Pros: The card is very cheap and comes with a card reader (superfluous for most people, but still a nice touch). It offers decent, though by no means good write speeds. The speeds are quite slow even for a class 4 MicroSDHC card and the company is incredibly unreliable and quality control nonexistent.
Cons: I've owned 3 Team cards, 2 were a disaster, and this one is just so-so. The other 2 consisted of 32gb standard size SDHC card which I tried to use with my Nikon D7100. It was easily the most flimsy card I've owned, it would literally bend if a breeze touched it. It was so flimsy it was very difficult to fit into the card slot properly. It stopped working after 2 days and I couldn't retrieve any of my photos. The 2nd was the nearly identical card to this 32GB micro SDHC, it even comes with the same card reader, but it's class 10, not class 4, like this one. Read the reviews and you'll see how many people have had terrible problems with it. Like many people, mine failed just after the return date. The only way to get the company to honor the warranty is to ship the defective card to China on your dime and then wait forever of a replacement. The same exact thing applies to this card, so realize that the warranty is virtually worthless.
Other Thoughts: This card hasn't failed me yet. I'm hoping it will be more This card hasn't failed me yet, but I haven't owned it very long and I've barely used it. I'm hoping it will be more stable and durable as a class 4 card, but I still expect it to prematurely fail as I've found Team memory cards to be the worst I've ever used and will never buy one again. I reiterate, you'll need to pay to send it to China if you have any problems, and then wait forever for a replacement of equally poor quality which will also has a very high chance of failing, so for most people it's like not having any warranty at all.READ FULL REVIEW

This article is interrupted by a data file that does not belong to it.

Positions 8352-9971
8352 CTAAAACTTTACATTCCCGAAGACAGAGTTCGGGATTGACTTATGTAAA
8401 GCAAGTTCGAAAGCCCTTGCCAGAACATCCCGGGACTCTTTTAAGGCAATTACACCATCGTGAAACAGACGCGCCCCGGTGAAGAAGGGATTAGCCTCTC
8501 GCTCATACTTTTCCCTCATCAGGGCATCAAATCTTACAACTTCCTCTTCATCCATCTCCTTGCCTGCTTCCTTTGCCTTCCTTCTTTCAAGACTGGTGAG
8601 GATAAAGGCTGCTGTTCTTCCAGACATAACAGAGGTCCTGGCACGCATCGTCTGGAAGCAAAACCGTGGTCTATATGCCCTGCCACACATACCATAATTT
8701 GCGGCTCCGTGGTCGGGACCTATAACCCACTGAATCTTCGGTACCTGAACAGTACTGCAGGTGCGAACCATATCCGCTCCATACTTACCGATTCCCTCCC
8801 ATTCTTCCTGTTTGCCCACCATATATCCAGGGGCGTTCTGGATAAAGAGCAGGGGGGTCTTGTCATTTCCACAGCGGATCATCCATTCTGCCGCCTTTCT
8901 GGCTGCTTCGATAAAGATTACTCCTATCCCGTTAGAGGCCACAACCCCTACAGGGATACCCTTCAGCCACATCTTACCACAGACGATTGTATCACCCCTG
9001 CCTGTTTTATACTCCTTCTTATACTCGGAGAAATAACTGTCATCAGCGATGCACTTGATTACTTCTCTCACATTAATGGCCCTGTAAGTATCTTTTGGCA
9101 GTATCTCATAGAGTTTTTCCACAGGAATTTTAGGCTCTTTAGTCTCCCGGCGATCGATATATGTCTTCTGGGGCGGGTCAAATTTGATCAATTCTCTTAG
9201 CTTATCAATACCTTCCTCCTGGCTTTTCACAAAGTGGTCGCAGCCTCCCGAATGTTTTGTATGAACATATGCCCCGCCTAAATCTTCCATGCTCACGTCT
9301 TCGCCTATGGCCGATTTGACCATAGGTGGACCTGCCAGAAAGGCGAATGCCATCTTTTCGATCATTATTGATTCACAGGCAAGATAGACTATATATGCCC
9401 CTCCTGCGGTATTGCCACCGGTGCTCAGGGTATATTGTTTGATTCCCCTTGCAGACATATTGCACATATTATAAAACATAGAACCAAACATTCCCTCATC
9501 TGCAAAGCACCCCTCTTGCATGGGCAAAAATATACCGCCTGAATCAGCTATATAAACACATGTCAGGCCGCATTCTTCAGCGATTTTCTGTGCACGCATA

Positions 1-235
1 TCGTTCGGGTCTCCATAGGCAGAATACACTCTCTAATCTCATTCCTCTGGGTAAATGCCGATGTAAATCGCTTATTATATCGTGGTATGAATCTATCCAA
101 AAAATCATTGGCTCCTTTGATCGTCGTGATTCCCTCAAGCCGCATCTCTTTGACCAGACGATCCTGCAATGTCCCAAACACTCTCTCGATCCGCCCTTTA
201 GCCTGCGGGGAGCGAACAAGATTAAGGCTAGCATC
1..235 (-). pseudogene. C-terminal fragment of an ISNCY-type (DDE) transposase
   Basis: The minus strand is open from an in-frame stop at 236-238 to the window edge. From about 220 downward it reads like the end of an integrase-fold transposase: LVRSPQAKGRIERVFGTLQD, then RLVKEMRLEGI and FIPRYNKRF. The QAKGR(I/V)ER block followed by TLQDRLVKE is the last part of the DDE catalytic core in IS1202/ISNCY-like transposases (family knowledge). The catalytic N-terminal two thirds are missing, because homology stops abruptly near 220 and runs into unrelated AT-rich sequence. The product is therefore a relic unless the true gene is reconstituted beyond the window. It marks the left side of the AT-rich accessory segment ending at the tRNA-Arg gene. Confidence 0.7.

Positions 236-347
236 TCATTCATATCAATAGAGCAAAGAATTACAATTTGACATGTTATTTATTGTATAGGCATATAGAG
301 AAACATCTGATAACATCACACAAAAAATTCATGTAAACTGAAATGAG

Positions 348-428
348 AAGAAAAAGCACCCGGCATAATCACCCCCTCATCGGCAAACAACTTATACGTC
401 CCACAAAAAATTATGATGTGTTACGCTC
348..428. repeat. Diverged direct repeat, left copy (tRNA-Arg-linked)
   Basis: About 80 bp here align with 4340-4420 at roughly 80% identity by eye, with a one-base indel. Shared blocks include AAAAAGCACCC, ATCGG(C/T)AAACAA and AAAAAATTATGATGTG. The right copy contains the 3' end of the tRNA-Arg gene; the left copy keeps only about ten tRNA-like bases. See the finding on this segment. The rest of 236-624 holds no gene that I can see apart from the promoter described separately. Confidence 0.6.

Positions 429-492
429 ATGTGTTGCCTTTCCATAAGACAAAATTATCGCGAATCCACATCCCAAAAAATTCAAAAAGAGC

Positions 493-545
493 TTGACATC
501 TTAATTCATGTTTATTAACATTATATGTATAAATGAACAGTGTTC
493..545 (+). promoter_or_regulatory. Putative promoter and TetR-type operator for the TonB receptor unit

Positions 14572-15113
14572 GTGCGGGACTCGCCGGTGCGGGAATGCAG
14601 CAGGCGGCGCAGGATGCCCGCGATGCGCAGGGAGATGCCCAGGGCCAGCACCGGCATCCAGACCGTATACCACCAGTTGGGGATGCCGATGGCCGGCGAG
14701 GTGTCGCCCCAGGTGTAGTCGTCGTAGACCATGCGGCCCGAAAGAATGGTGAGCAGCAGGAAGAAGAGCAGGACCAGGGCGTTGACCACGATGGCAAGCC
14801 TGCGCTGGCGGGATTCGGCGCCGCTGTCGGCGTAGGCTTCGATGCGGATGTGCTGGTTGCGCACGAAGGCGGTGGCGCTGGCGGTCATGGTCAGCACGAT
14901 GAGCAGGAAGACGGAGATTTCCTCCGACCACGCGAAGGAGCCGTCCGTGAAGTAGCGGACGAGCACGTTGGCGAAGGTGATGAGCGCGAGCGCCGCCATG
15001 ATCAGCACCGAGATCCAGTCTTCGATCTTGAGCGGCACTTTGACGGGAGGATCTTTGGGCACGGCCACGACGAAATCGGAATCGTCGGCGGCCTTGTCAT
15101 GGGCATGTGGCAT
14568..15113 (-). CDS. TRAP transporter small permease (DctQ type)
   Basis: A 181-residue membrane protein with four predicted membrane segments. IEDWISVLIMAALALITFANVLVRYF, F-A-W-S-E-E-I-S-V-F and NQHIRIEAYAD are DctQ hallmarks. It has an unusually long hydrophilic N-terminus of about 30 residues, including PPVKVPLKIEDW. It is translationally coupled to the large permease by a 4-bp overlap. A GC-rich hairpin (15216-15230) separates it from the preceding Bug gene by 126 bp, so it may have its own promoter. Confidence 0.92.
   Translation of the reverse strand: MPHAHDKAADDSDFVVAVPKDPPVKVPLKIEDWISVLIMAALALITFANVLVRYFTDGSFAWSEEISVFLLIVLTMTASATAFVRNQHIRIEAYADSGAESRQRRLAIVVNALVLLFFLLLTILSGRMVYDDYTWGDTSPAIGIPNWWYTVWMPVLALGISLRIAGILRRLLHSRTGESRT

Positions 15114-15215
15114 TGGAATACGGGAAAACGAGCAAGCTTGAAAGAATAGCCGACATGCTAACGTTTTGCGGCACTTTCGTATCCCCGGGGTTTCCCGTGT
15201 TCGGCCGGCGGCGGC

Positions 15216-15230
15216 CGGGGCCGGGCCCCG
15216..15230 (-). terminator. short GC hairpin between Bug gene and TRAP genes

Pros: A very inexpensive 256GB SSD with very good specifications, especially considering the low price. This is a very fast drive, even by current SSD standards, both benchmarks and performance are routinely excellent for the period that the drive works, though I consider the failure rates to be unacceptably high. You are buying from Newegg, which is an excellent company with a 30 day return policy for this SSD. This is huge plus with any drive, but you'll definitely want it if buying an ADATA SSD.